I had an appointment at my dermatologist’s office yesterday. I’ve been to the office many times before, but this visit was very different.
From the beginning, I felt like a number as I was herded through the office along with many other patients. After waiting a considerable amount of time in the front office I was rushed to a room. Once there they told to take off my clothes and use a paper garment to cover my body.
While my life is much fuller in recovery, I still have a way to go with the body acceptance piece. In fact, accepting my body seems to be the final hurdle in my recovery as well as the most challenging.
As I was handed the paper gown, I felt butterflies in my stomach when I remembered the “mole check” this office does. As soon as I removed my clothes a physician’s assistant burst into the room to find me standing in my bra and underwear awkwardly trying to cover my body.
She hadn’t knocked nor did she apologize. Instead, she immediately grabbed the paper cover and started “checking” my body. I felt so uncomfortable and immediately heard the eating disorder voices in my head. As I worked on challenging the negative thoughts I silently willed for this part of the exam to be over.
Thankfully, the mole check was over quickly. But so was the next part of the appointment when I had a chance to voice my concerns about a rash on my legs.
Not only did this medical provider burst into my room with out knocking, ignoring my obvious signs of distress, but she also talked over me.
She quickly spouted out some text book answers to me about eczema and suggested things I already do. Then she told me the medication I was using isn’t the correct without giving me very much time to process the information or ask questions.
In all, she was in my room for a total of about seven minutes. Then she was gone. And I felt even more confused than I had when I walked in the building.
“Take years off your face”
What had just happened?
First, she stormed into the room not providing me with any warning and any kind of respect for the vulnerable position I was in.
Then she rushed my appointment along, dismissing my concerns, and acting as if she knows my body better than I do. I was infuriated.
To top it off, as I waited in the front office for a copy of my receipt- I casually looked around and was bombarded with advertisements of creams, treatments, and procedures that could “take years off your face.”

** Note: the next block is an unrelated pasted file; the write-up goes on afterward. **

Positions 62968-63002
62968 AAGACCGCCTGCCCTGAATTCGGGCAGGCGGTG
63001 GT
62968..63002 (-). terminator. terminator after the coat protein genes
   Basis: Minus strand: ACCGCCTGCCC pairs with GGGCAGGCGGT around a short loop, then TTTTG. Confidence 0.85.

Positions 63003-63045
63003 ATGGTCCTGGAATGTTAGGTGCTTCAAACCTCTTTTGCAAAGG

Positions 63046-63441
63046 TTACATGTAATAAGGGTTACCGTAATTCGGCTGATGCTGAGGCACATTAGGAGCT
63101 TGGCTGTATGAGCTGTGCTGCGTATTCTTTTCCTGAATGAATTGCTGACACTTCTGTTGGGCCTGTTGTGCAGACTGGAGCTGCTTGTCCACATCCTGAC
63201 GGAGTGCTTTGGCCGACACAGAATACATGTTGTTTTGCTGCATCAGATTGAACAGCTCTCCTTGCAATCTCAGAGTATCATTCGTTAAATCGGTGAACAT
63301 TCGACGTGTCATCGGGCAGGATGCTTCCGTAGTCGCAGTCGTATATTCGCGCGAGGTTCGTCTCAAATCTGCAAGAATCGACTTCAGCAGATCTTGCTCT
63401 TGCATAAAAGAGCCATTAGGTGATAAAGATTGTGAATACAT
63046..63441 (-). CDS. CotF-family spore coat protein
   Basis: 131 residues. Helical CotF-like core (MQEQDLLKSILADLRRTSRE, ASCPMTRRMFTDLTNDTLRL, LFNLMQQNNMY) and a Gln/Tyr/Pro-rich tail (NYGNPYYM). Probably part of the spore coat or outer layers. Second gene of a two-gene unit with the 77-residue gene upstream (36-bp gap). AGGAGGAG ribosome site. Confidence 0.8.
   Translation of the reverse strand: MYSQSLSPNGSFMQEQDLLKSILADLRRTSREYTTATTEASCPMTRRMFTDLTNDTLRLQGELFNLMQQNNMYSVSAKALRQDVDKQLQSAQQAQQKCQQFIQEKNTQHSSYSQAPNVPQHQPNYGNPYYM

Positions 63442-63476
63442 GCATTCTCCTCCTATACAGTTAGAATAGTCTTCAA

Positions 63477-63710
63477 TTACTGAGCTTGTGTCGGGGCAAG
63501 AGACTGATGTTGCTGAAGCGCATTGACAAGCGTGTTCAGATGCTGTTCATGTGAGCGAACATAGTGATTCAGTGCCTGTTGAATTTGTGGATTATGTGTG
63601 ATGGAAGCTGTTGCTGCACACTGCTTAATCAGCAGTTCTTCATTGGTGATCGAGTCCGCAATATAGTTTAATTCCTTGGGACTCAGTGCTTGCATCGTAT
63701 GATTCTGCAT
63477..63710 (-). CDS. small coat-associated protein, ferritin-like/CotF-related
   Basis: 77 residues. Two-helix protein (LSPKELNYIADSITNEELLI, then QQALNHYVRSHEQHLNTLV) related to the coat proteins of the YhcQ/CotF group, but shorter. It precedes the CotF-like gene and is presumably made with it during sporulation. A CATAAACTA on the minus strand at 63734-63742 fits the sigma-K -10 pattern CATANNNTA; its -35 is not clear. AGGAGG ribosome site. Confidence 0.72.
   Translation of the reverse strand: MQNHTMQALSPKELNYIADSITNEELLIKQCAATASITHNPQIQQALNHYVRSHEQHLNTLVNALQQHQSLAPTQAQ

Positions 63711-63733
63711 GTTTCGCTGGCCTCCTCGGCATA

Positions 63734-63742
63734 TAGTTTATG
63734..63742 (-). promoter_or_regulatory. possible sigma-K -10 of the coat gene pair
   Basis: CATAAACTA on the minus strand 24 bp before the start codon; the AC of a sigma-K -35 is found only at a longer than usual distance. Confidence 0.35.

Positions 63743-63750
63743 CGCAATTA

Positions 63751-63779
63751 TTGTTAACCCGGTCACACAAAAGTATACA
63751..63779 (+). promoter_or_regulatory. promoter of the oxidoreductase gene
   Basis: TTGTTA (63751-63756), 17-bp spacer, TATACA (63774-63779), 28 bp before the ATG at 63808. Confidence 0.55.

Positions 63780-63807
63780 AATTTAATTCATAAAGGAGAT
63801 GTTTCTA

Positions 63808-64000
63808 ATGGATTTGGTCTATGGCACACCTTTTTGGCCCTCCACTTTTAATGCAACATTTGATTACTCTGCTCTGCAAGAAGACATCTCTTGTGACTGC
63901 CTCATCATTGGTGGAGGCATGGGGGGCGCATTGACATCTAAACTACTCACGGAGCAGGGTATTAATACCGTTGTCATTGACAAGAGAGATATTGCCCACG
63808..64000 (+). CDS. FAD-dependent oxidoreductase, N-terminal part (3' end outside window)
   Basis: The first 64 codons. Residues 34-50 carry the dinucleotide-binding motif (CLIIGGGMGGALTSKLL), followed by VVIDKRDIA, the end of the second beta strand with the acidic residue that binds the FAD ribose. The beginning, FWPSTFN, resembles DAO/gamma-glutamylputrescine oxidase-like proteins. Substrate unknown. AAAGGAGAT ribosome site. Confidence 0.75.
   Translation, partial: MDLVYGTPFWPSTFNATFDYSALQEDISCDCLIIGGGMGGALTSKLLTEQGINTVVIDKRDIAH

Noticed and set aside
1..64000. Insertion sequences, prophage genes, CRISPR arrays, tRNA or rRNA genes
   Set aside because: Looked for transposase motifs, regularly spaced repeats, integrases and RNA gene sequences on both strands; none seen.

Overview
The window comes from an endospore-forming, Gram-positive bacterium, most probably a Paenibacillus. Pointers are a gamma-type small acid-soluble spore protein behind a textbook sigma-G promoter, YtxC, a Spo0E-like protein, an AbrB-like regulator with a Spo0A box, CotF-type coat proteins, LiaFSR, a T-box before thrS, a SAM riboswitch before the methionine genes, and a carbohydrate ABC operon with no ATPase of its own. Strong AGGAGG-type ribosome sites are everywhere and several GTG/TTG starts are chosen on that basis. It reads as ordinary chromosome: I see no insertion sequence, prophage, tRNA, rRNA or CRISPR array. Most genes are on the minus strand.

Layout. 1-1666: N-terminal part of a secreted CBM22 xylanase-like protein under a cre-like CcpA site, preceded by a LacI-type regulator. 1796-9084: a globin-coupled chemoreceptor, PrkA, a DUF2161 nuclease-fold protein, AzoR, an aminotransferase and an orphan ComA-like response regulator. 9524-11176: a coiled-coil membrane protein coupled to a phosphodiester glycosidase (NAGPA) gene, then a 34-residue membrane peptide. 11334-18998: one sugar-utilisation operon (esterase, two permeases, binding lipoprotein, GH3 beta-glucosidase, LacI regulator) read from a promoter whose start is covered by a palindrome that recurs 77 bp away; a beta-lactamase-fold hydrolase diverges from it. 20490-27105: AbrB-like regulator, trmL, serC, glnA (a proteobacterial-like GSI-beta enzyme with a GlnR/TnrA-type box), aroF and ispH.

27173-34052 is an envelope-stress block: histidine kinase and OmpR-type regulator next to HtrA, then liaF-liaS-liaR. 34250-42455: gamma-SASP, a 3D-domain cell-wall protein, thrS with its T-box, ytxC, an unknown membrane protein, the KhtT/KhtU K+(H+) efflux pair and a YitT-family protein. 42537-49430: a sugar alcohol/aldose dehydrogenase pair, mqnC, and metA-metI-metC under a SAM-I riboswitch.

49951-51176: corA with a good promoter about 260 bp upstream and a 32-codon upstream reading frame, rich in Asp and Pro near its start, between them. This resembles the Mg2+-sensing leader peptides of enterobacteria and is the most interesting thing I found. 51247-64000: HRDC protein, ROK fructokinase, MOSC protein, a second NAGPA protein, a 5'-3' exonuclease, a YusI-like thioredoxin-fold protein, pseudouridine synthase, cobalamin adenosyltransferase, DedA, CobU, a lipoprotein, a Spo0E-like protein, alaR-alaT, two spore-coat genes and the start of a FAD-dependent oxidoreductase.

When did a doctor’s office become more concerned about the wrinkles on my face than my owns concern and questions?
Why is it that I can go to a MEDICAL PROFESSIONAL and instead of walking out feeling better, I leave feeling violated and as if I need to change my appearance?
Doctor’s office? Or beauty pageant?
I will be 44 years old next month. That means I have spent more than half of my life battling an eating disorder that stemmed from the belief that I’m not okay as I am.
Our culture has taught me that in order to be beautiful I must shrink my body and close my mouth.
It has also taught us that doctors are all knowing and have the answers. There is so much wrong with this belief.
I’m a smart woman and I realize there is no way to prevent my body from aging. From the time we are born, our bodies are changing, and this continues until we die.
I was struck with the irony that this office (claiming to be a medical facility) greats me at the door with signs of how I can prevent aging. And sadly, I know this office is not unique.
Can you imagine, if doctor’s could see each person as the unique being they are?
What if doctors had time to actually spend with each patient – LISTENING to the patient’s concerns? And imagine if the doctor actually believed that each person has unique wisdom held within their own body?
If true wellness and health (including physical AND mental) was the main goal of every provider I wonder how different a visit to the dermatologist would be.
Wouldn’t it be amazing if our culture AND our medical professionals had respect for the aging body, noticing it’s miracles and power and appreciating that the wrinkles are proof of a long life?
I bet I wouldn’t walk out with a sick feeling in my stomach.
A new dragon to slay
Compete recovery from my eating disorder is my ultimate goal. But yesterday I realized that once I reach this goal, I will have new dragon to slay.
This idea that in order to be “beautiful” a woman we also must remain youthful and appear flawless is just as damaging as the idea that we all must be thin.
Bu thankfully, my recovery has taught me a lot about this lie. And I’ll be flexing these recovery muscle to battle yet another impossible set of standards I’m held to.
By the way, I am currently searching for a new dermatologist and working on accepting my body’s size, shape, and wrinkles – just the way they are